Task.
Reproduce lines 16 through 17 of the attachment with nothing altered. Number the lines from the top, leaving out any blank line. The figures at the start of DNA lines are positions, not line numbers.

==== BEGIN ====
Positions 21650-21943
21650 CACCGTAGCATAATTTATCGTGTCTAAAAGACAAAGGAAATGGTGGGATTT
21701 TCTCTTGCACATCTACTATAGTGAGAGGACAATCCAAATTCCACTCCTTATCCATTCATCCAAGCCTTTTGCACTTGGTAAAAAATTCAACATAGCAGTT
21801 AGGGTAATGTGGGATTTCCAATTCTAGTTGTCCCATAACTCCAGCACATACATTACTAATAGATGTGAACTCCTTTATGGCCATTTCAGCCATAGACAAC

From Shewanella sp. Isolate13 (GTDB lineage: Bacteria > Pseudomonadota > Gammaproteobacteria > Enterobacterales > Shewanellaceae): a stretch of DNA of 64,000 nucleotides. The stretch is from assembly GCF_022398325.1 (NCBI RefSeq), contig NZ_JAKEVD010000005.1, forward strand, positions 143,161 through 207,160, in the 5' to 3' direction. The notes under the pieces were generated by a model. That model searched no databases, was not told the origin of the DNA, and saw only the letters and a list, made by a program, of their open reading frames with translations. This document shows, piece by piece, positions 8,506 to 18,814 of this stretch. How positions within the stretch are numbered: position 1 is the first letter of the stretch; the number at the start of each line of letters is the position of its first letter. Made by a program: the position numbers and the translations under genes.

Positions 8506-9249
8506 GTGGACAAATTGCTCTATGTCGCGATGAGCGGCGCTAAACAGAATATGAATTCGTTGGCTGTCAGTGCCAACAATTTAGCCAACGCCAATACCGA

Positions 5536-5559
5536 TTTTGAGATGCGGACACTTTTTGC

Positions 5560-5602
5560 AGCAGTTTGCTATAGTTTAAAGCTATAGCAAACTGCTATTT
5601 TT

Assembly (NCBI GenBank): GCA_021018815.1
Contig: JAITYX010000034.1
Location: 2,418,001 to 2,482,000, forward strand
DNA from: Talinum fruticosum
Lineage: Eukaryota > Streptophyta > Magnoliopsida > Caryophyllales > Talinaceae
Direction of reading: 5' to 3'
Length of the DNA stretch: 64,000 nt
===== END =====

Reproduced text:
DNA from: Talinum fruticosum
Lineage: Eukaryota > Streptophyta > Magnoliopsida > Caryophyllales > Talinaceae